Commenting on the aspect of penal justice, Dr. P.K. Sen asserted that the concept of punishment has now radically changed in as much as it is no longer regarded as a reaction of the aggrieved party against the wrongdoer but has become an instrument of social defence for the protection of society against crime. In State Rep. By The Inspector Of Police v. M. Murugesan on 15 January 2020, it was observed that the central aim of the criminal law is to reform the offender and to rehabilitate him in a bid to render him useful to society. We can easily note that crime is wrong which affects or has the potential to affect the society at large. It is not just the victim who suffers but crime has the potential of creating deviance in the whole society. Rehabilitation proves to be a roadmap for transforming the mind and activity of a criminal. He may get his punishment suspended, remitted or condoned. The cross-section of rights of victim and rights of the criminal is very complex. The general exceptions in the Indian Penal Code, 1860; rights of an accused person in the Code of Criminal Procedure, 1973; the Indian Constitutional provisions like Article 20 and 22 and various other general laws focus on the criminal/accused. Under the Constitution, Right to Speedy Trial is an implicit fundamental right under Article 21 but there is still a problem of overcrowding in prisons. The adversarial criminal justice system has seen cases being carried for a long time. One alternative to regular prison is ‘Open Air Jail’ which has not been much successful. Also, in a country like India, there is more focus on penalties rather than their effective implementation. In the modern global scenario, harsh punishment is seen as against human rights. There is also an opinion against a reformative ideology which says that if we think from point of view of the victim it shall be unbearable to justify the sufferance with lesser gravity in punishment to the wrongdoer.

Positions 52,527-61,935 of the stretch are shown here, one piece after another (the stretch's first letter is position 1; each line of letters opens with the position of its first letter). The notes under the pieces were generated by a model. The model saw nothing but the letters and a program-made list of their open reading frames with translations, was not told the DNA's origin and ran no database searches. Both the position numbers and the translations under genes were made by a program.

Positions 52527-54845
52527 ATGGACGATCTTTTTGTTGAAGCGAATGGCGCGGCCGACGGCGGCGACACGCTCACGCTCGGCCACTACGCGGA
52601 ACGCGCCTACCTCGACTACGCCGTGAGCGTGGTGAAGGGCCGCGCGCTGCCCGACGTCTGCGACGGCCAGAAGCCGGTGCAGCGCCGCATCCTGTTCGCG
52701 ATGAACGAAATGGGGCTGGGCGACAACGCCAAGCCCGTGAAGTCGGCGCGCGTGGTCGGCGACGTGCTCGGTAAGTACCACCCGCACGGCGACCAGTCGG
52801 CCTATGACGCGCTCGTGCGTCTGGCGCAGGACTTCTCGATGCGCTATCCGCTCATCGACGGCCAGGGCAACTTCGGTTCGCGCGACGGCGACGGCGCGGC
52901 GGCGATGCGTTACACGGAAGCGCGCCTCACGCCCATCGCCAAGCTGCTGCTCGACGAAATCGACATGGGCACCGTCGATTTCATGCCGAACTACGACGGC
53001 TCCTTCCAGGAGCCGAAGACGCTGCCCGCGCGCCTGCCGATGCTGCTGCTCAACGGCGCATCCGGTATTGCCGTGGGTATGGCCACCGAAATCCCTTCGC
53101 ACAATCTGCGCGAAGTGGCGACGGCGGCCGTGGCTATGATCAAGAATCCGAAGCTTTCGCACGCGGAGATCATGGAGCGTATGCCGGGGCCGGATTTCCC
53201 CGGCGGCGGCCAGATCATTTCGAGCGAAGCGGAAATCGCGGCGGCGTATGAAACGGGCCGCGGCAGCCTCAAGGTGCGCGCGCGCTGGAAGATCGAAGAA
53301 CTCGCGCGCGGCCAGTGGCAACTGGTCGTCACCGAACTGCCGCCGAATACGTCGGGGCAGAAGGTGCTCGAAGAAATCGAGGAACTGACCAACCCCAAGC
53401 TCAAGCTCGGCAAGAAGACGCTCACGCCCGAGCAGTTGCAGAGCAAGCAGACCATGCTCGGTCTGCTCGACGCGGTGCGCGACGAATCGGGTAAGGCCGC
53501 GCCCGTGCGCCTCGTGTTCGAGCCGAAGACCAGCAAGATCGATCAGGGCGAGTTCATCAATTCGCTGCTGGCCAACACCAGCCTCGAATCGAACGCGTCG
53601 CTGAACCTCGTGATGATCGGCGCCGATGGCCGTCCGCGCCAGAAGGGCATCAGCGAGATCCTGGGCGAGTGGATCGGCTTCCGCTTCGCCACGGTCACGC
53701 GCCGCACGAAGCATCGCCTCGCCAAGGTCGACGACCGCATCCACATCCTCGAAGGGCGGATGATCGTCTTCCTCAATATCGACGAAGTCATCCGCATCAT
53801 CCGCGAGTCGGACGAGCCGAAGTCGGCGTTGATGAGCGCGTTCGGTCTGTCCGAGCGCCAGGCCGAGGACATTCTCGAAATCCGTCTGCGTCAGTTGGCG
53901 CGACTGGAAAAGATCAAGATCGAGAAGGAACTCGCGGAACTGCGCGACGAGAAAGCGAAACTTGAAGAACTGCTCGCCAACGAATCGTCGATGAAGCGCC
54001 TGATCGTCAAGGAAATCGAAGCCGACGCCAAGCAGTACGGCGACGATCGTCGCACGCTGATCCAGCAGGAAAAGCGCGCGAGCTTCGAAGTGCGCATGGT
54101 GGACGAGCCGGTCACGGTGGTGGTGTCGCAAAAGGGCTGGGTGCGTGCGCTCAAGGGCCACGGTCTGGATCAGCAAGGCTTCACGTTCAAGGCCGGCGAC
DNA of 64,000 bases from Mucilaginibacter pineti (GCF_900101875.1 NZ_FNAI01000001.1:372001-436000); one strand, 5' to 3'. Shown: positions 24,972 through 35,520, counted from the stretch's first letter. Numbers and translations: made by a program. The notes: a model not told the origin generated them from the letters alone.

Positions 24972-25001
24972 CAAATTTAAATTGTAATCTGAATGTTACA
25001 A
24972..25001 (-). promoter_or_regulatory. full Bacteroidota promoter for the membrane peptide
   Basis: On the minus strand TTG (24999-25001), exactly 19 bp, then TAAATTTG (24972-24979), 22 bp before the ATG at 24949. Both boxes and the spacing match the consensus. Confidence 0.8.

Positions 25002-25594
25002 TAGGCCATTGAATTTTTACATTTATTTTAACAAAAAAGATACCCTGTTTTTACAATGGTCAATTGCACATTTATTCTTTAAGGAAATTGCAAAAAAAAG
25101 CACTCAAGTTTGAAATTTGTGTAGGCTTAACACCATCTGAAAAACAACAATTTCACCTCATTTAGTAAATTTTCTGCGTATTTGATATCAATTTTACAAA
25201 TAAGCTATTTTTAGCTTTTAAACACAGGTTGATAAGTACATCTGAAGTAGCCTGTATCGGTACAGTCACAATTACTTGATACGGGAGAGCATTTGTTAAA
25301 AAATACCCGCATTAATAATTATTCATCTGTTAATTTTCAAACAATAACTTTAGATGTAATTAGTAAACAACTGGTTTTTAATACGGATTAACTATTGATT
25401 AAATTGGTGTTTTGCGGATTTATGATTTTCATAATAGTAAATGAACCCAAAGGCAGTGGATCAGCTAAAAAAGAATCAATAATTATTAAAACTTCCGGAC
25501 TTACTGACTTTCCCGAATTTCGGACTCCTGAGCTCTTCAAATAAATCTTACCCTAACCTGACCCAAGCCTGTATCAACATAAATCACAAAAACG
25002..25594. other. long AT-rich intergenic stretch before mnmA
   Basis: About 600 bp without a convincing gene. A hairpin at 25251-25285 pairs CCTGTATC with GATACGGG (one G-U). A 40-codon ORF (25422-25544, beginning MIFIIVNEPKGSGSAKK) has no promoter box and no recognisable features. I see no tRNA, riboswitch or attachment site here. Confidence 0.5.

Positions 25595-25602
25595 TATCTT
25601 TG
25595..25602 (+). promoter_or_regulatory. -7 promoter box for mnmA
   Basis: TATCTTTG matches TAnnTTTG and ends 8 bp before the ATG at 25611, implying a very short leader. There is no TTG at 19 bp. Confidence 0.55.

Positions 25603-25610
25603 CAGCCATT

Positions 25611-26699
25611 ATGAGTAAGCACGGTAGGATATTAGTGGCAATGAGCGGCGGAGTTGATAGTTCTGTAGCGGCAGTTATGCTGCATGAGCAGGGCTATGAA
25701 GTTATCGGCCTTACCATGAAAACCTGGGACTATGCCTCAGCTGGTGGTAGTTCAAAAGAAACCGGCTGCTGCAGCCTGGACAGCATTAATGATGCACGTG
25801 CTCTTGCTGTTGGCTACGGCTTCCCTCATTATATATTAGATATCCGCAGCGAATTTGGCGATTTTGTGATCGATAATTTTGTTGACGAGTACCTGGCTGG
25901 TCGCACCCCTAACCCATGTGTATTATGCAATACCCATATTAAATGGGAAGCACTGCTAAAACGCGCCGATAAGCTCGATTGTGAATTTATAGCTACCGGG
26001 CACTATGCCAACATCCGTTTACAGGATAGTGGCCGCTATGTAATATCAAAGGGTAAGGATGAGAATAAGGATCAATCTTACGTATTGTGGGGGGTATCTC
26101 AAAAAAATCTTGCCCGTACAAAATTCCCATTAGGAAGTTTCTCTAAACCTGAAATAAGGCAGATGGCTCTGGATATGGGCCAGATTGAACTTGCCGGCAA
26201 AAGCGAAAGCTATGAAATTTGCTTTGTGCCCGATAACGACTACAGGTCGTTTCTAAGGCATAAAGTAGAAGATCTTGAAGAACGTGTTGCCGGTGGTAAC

Jail Committee 1919 which is more than a hundred-year-old recommending document, at that time surveyed and suggested reformative ideals but it is not uniformly implemented in the country. With an open-ended view, one can say that we cannot apprehend human behaviour but only understand some things through certain aspects. Every criminal act is not possible to be judged on the same parameter. While some criminals like juvenile, first-timers and women are seen as carrying positive response to reformative techniques but convicts of highly grave criminality like murderers, kidnappers, rapists etc. have turned neutral to series of efforts also. The rehabilitative approach is seen as a more criminal centred model of treatment, while some criticize it to be based on high subjectivity and individualized punishments which results in inequity because punitive schemes lose purpose. Decriminalization and criminalization of certain crimes should be based on the overall impact on society rather than just one particular criminal or victim. It should be accepted that deterrence is needed in heinous crimes but the compartmentalization of criminals on the basis of age, sex, crime type can prove a flag-post towards socially acceptable behaviour. Admitting a murderer with a pickpocketer is mentally affecting! Founder of deterrent theory, Bentham, later believed that offenders must be provided with an opportunity for reformation by the process of rehabilitation. We can add on in the practical point that there ought to be a reformation of current legislative, judicial and administrative machinery. Reformation is capable of bringing social change. It cannot be applied in totality but a shift from ‘theory of punishment’ to ‘theory of wholesome change’ may provide us with ways ahead. Swiping transformation is utopian but efforts are real, there is an urgent need to dust off spider webs in a pile of files; boost to convert a mere morality into obligation and last but not the least, the corroded cages into correctional bars.
* The author is a student at Law College Dehradun, Uttranchal University.